With his plan to save the dwarves from the Woodelves, and his important role in the rescue, Bilbo becomes more of his own hobbit. He begins to take on a more protective view of the dwarves and their adventure, taking ownership of his place in the group. However, he learns that his plan was lacking because he failed to pass on important information to any one of the dwarves and also failed to include his own escape in the rescue plan.
“Now a nasty suspicion began to grow in his mind—had the dwarves forgotten this important point too, or were they laughing in their sleeves at him all the time? That is the effect that dragon-talk has on the inexperienced. Bilbo of course ought to have been on his guard; but Smaug had rather an overwhelming personality." (Ch. 12)
When Bilbo signed on for the adventure, Gandalf was present to stand up for him as needed. At this point, Gandalf has left the group. The assurance that Bilbo had is momentarily eaten away by the dragon’s words. It takes but a small suggestion to plant the seeds of doubt in Bilbo’s mind about the honesty of the dwarves, which is what Smaug wants to happen. If the group turns on one another, they will take care of his unwanted guests.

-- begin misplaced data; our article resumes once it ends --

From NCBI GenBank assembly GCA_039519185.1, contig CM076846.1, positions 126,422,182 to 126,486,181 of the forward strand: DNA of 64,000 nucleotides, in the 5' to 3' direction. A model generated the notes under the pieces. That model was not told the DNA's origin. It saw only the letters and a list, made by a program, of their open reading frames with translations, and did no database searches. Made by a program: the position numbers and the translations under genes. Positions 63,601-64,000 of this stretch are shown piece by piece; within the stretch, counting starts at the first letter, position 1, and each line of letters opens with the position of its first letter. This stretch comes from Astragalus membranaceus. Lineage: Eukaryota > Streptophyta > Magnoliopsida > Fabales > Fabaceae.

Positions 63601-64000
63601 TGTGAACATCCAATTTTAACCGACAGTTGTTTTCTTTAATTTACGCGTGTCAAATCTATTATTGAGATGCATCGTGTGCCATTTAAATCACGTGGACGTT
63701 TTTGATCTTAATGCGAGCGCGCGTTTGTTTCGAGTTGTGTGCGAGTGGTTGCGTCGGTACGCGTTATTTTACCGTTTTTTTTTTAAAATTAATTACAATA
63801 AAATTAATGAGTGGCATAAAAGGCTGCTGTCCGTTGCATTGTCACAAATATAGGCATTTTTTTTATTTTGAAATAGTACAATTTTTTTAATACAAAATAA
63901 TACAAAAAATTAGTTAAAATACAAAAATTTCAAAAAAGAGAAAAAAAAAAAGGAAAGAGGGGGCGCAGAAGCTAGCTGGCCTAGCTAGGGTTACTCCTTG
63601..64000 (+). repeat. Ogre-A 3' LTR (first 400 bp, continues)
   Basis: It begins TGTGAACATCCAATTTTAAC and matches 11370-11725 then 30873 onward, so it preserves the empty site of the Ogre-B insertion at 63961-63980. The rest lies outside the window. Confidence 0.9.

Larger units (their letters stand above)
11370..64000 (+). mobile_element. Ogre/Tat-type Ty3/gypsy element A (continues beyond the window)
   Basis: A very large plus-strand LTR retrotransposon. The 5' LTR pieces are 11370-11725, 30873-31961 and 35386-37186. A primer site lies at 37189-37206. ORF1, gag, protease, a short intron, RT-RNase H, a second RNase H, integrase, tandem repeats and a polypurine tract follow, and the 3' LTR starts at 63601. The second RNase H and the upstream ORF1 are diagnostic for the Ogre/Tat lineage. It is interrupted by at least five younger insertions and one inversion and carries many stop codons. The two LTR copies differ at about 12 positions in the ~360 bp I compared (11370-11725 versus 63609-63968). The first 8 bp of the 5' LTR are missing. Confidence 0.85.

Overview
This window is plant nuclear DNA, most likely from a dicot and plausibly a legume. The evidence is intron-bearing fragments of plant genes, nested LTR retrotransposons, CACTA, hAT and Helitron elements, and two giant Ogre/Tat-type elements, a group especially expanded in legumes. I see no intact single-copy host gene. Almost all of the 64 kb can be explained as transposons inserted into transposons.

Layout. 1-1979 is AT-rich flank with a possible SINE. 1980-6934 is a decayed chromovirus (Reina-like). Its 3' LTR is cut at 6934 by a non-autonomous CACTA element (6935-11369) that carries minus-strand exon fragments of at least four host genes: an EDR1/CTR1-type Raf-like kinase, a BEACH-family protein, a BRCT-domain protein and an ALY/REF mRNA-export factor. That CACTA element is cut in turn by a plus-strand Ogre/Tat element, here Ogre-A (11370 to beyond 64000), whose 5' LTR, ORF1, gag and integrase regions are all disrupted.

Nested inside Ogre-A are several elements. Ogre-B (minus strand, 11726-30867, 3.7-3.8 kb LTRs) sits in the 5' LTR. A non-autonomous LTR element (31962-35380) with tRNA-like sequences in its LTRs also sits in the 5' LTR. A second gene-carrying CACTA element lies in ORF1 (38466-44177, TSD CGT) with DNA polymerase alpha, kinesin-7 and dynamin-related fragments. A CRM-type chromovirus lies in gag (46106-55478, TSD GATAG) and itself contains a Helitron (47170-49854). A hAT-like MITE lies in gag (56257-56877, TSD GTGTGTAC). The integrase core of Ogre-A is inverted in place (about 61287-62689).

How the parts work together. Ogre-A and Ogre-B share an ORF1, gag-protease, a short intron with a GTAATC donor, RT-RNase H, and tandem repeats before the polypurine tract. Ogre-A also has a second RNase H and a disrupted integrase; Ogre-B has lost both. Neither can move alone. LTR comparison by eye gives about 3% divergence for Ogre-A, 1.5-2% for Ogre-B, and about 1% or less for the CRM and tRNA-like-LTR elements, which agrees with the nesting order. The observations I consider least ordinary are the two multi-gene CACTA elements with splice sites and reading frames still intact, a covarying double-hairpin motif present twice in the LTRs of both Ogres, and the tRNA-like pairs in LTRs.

“‘Dazzlingly marvelous! Perfect! Flawless! Staggering!’ exclaimed Bilbo aloud, but what he thought inside was: ‘Old fool! Why there is a large patch in the hollow of his left breast as bare as a snail out of its shell!’" (Ch. 12)
Even though Bilbo is in a situation that he never could have dreamed up back in his little hole, he manages to keep his wits. His sharp eyes are just one of his attributes that gain him the respect and trust of the dwarves. In this instance, he is able to spot the one weakness in the dragon’s hide. He unknowingly gives that information to Bard, the man that kills Smaug, through a thrush who happens to be listening when Bilbo tells the dwarves of his discovery.
“‘Dead! Dead?’ shouted the dwarves. ‘Dead! Then we have been in needless fear—and the treasure is ours!’ They all sprang up and began to caper about for joy. (Ch. 15)
When the dwarves find out that Smaug has been killed by Bard, they are ecstatic. Their quest has come to an end, and they never even had to fight the dragon. The journey was long and hard, but now they are triumphant. They are confident that the treasure is now wholly theirs and do not stop to consider all sides of the situation. The humans and the Woodelves both feel like they have a claim to the treasure.
The Hobbit Essay Examples
The Hobbit Questions
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John Ronald Reuel Tolkien (1892-1973) was a major scholar of the English language, specialising in Old and Middle English. Twice Professor of Anglo-Saxon (Old English) at the University of Oxford, he also wrote a number of stories, including most famously The Hobbit (1937) and The Lord of the Rings (1954-1955). The name “Tolkien” (pron.: Tol-keen;… View Article